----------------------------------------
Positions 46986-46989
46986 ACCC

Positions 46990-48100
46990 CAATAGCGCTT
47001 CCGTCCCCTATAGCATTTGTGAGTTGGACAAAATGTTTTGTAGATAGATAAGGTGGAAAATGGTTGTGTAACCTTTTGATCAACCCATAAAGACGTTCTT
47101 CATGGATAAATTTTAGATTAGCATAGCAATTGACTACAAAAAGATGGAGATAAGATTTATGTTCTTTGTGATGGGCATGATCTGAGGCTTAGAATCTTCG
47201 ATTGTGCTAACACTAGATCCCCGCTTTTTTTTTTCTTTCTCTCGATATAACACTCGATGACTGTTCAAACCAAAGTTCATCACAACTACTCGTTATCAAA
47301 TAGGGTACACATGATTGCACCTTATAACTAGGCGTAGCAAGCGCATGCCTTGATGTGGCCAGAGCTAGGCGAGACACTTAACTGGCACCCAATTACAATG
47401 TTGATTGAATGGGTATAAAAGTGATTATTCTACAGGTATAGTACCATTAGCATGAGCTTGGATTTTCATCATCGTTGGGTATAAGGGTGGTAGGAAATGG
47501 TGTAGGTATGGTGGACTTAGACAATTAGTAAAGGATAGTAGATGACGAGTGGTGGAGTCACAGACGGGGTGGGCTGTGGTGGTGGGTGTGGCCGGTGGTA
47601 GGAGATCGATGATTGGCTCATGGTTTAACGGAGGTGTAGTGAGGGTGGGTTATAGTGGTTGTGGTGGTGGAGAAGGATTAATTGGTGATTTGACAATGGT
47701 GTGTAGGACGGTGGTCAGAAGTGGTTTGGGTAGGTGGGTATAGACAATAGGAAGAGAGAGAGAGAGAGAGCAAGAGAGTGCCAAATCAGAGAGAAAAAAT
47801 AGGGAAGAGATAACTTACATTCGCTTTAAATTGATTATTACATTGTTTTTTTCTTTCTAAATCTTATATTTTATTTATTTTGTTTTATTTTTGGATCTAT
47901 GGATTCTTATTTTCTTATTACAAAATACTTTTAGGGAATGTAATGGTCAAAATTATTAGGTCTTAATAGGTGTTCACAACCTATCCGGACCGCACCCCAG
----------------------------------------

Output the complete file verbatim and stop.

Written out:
Positions 46986-46989
46986 ACCC

Positions 46990-48100
46990 CAATAGCGCTT
47001 CCGTCCCCTATAGCATTTGTGAGTTGGACAAAATGTTTTGTAGATAGATAAGGTGGAAAATGGTTGTGTAACCTTTTGATCAACCCATAAAGACGTTCTT
47101 CATGGATAAATTTTAGATTAGCATAGCAATTGACTACAAAAAGATGGAGATAAGATTTATGTTCTTTGTGATGGGCATGATCTGAGGCTTAGAATCTTCG
47201 ATTGTGCTAACACTAGATCCCCGCTTTTTTTTTTCTTTCTCTCGATATAACACTCGATGACTGTTCAAACCAAAGTTCATCACAACTACTCGTTATCAAA
47301 TAGGGTACACATGATTGCACCTTATAACTAGGCGTAGCAAGCGCATGCCTTGATGTGGCCAGAGCTAGGCGAGACACTTAACTGGCACCCAATTACAATG
47401 TTGATTGAATGGGTATAAAAGTGATTATTCTACAGGTATAGTACCATTAGCATGAGCTTGGATTTTCATCATCGTTGGGTATAAGGGTGGTAGGAAATGG
47501 TGTAGGTATGGTGGACTTAGACAATTAGTAAAGGATAGTAGATGACGAGTGGTGGAGTCACAGACGGGGTGGGCTGTGGTGGTGGGTGTGGCCGGTGGTA
47601 GGAGATCGATGATTGGCTCATGGTTTAACGGAGGTGTAGTGAGGGTGGGTTATAGTGGTTGTGGTGGTGGAGAAGGATTAATTGGTGATTTGACAATGGT
47701 GTGTAGGACGGTGGTCAGAAGTGGTTTGGGTAGGTGGGTATAGACAATAGGAAGAGAGAGAGAGAGAGAGCAAGAGAGTGCCAAATCAGAGAGAAAAAAT
47801 AGGGAAGAGATAACTTACATTCGCTTTAAATTGATTATTACATTGTTTTTTTCTTTCTAAATCTTATATTTTATTTATTTTGTTTTATTTTTGGATCTAT
47901 GGATTCTTATTTTCTTATTACAAAATACTTTTAGGGAATGTAATGGTCAAAATTATTAGGTCTTAATAGGTGTTCACAACCTATCCGGACCGCACCCCAG